As I drove home from a 9-2 soccer victory this evening, in which we won, I started thinking about my frustration over my performance in the game. Why the heck was I on edge? What was I frustrated about? Was it my own performance or my team’s? What could I have done better? I realized something about my career in soccer, and why it turned out the way it did.

I started playing at the age of 10. Almost instantly, my coaches and the team knew I was a natural. I tried out for select soccer when I was 13, and made one of the top clubs in the Seattle area. As our team progressed in years, so did our experience, level of play, and maturity on the field. We were the well-oiled machine most people wished they played for.

I was recruited to a wide variety of colleges, from Division 1 well-ranking schools, to Division 3 schools with amazing academics and locations. I fell in love with Gonzaga a Division 1 soccer program with potential, who played the best of the best in their league. I felt it was the right fit for my needs, both academically and in soccer. After two years of soccer however, I realized the balance of life as a student-athlete just wasn’t for me. I was suffering in many areas, but the most visible was my GPA. So, I gave up my scholarship, and focused on my classes the remaining two years.

As I look back on my soccer career, I have noticed something strange: I wasn’t as good as I thought I was.

Now, some of you who adored my playing may want to punch me right now. But honestly, I have to say, that my personal level of play had nothing to do with WHY I succeeded.

In my game tonight, I found myself crossing the ball in front of the goal… to empty space. I found myself making the PERFECT bending run, only to not receive the ball in time, and be called offsides. I passed the ball to a teammate, and tripped over my shoelace as I ran to receive it again on the other side of the defender, and then my teammate lost the ball.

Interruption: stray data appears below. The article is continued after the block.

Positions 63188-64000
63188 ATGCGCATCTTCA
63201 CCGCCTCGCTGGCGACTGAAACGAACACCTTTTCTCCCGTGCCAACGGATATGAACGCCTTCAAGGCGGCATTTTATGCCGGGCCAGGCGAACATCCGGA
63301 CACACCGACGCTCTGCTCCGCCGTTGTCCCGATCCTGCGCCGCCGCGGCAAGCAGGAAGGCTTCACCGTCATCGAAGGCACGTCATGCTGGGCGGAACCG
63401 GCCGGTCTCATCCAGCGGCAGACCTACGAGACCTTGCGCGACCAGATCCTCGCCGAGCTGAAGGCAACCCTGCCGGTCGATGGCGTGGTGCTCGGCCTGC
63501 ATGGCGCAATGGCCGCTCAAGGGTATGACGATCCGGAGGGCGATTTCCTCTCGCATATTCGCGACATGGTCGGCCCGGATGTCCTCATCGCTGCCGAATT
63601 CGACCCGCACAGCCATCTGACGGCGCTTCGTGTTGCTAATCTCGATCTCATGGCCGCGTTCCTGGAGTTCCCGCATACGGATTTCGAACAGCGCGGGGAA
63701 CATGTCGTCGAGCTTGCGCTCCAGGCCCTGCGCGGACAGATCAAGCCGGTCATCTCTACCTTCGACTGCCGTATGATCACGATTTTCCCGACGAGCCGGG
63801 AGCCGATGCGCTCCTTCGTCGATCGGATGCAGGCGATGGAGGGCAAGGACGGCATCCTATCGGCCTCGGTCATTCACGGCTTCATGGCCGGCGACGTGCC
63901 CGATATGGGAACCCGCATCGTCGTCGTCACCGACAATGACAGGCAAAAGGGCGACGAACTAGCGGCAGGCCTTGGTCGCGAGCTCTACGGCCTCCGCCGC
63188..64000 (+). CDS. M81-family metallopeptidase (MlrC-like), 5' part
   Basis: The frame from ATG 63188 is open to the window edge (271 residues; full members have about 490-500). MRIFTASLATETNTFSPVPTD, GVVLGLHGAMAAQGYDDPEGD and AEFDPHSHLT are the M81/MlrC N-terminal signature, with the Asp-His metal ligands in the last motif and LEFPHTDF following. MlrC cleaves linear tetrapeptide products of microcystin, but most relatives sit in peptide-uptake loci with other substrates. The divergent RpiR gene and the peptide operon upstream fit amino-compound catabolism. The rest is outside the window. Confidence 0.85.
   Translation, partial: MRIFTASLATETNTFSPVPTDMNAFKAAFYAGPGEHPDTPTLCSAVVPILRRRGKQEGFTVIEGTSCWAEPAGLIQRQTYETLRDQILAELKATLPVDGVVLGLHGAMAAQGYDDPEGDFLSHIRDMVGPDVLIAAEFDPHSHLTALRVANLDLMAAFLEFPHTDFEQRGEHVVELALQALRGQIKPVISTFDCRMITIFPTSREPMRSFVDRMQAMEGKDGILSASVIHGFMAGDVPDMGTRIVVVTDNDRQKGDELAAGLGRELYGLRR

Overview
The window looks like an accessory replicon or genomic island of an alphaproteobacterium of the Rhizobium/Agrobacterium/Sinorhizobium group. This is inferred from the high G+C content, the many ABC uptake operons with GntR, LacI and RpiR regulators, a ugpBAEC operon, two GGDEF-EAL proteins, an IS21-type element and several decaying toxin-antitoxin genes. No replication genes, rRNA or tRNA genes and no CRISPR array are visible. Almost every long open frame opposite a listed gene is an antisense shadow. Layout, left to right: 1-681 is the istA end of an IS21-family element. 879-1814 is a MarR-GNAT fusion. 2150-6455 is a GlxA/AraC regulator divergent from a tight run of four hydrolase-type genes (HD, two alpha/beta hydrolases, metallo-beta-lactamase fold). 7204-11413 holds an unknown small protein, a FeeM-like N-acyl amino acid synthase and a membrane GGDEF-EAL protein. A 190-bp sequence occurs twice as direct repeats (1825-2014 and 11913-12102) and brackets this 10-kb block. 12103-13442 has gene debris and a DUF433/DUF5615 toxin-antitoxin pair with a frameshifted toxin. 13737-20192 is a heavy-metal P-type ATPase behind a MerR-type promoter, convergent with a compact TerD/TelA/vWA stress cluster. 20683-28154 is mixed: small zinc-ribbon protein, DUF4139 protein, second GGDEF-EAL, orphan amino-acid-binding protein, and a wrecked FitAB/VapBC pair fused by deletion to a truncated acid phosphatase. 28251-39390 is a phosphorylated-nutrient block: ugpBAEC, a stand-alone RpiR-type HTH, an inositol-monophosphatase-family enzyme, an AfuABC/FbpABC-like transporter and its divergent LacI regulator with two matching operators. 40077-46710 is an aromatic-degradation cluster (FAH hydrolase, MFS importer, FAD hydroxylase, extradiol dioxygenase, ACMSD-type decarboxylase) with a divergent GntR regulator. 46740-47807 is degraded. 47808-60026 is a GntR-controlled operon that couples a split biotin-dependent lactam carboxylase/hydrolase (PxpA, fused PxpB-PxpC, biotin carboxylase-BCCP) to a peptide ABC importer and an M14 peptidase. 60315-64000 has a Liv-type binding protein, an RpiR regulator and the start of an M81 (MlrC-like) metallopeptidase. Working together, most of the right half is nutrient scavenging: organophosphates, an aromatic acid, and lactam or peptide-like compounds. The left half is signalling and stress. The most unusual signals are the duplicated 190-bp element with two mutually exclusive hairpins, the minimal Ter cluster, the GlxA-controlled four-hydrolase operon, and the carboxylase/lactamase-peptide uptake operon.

In all these scenarios, I had a different vision in my head. I should have been crossing it to Shelby. I should have been receiving a long through ball from Shannon. When I tripped, Bekah and Jen should have been there to move forward with the ball and score. My select team, Emerald City, was GOOD. We knew how to play off each other’s strengths and weaknesses, and we cared more about our performance as a team than our own personal agenda. Politics can do crazy things off the field, but on the field we were a well-trained team who enjoyed the challenge. As rough as my teenage years were at times, I enjoyed and savored that level of play with my team because I knew I’d never get it back once it was gone.

I’m now convinced, if I had never played for Emerald City, that I may not have ever played college ball. I would have never seen the fruits of such hard work, because I may not have had a team to back me and make me look amazing. Kudos to all my coaches and assistant coaches throughout those years, who dealt with us “gifted and emotional” athletes, and who molded and shaped us to be the best!

So here I am today, assessing how I react to life situations, challenges, relationships, etc. And my conclusion is that on my own, I can’t really do anything. I’m not whole.

But with my team… well, you know the rest. Our teams in life may shift and change; some may move away and others join in. But when we work together, and take care of each other in our dark times AND in our victories, we can see success that would have never been possible alone.


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